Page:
Yoga practitioners sometimes experience foot and leg cramps during practice - especially if you're a beginner or returning to yoga practice after a break. We've all experienced the painful, involuntary grip of muscle cramp.
If you get cramp during your yoga practice...
Stop and breathe
Take a break from the pose, and take a few deep, cleansing breaths.
Gently massaging the muscle will often help it to relax. You might want to leave your mat and walk around the room a bit.
Moving in to Downward Dog (Adho Mukha Svanasana) and walking the legs can help with leg cramping. Or try sitting in Hero (Virsana), first with the tops of the feet on the floor, and then tucking the toes, to massage and stretch the feet. (If you can't sit on the heels, try placing a block beneath the hips.) Or try moving into into a Seated Forward Fold (Paschimottanasana.) Grab the toes holding them wide and pull gently back. Flex from the ankle. The resistance may help to break the cramp. Once the cramp relaxes, repeat the exercise or posture.
Layering up, rubbing the skin, applying warmth from a heating pad or a having a hot soak can help.
What causes cramp?
The amount of water you take in should equal the amount you lose. If something upsets this balance, you may have too little water (dehydration). Causes of dehydration include:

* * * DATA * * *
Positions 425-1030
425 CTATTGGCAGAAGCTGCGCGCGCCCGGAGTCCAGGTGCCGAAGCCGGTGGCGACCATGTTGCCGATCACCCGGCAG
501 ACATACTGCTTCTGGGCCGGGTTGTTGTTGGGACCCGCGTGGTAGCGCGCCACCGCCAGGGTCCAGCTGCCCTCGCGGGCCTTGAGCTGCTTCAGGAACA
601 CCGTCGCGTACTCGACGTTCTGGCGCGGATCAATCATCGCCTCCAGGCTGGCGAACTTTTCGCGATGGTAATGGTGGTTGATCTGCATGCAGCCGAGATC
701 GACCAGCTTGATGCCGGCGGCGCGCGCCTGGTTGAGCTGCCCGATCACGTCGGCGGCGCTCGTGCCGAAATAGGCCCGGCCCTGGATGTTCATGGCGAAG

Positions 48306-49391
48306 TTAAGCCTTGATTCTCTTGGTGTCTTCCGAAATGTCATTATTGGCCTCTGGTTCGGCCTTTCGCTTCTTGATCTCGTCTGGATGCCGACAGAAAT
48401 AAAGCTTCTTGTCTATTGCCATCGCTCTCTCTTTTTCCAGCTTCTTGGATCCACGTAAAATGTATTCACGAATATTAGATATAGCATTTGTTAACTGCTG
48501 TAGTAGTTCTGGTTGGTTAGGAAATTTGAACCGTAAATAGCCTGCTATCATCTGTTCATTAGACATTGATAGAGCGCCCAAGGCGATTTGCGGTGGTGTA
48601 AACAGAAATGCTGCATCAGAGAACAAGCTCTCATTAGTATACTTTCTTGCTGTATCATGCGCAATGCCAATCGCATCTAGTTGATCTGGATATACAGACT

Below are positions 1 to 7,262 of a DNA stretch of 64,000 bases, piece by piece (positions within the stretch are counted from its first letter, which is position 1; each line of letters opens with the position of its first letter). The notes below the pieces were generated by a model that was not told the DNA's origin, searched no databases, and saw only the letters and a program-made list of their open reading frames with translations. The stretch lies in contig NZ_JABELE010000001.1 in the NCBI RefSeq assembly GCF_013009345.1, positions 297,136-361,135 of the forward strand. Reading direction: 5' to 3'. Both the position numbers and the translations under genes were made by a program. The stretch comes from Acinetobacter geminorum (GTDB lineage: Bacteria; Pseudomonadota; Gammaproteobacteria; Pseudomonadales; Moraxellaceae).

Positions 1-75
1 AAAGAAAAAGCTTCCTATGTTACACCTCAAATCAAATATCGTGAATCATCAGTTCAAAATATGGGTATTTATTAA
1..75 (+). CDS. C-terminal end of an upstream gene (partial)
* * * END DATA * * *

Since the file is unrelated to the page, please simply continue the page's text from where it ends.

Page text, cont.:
Low blood calcium, magnesium or potassium
Cramps can be caused by conditions that decrease levels of calcium or magnesium in body fluids. This include:
Deficiencies of thiamine (B1), pantothenic acid (B5), and pyridoxine (B6) may cause cramp.
Numerous medicines can cause cramps. If you're currently taking medications, check the information on potential side effects to see if this is a possibility.
If your bare feet have been crammed in to tight or uncomfortable shoes all day, you may get cramp at the start of practice as you begin to stretch them out.
Cold muscles are more likely to cramp.
Locking the knees while flexing or extending the foot interrupts the fluidity of movement and may put stress on the joints causing cramp. Gripping the toes on the floor in an effort to balance can cause cramp.
Poor circulation to the legs, which results in inadequate oxygen to the muscle tissue, can cause severe pain in the muscle (known as
claudication pain). This commonly occurs in the calf muscles. While the pain feels virtually identical to cramp, the pain does not seem to be a result of the actual muscle seizing up. This pain may be due to accumulation of lactic acid and other chemicals in the muscle tissues. It’s best to see your doctor if you have pain like this.
Ways to help prevent cramp
Stay well hydrated
Drink lots of water, especially before, during, and after exercise. Including a small amount of sodium can help with electrolyte imbalances and fluid retention.
Stay well nourished
The safest ways to increase your intake is through nutrition rather than supplements. Foods like soybeans, tofu, greens, nuts, and seeds are rich in both calcium and magnesium, which help to guard against the tendency to get cramp.
Think about using yoga socks if cramp seems to be brought on by the cold.
Do not lock the knees.
If gripping with your toes in standing balances triggers cramp, explore balancing with your toes relaxed instead.
Wear comfortable shoes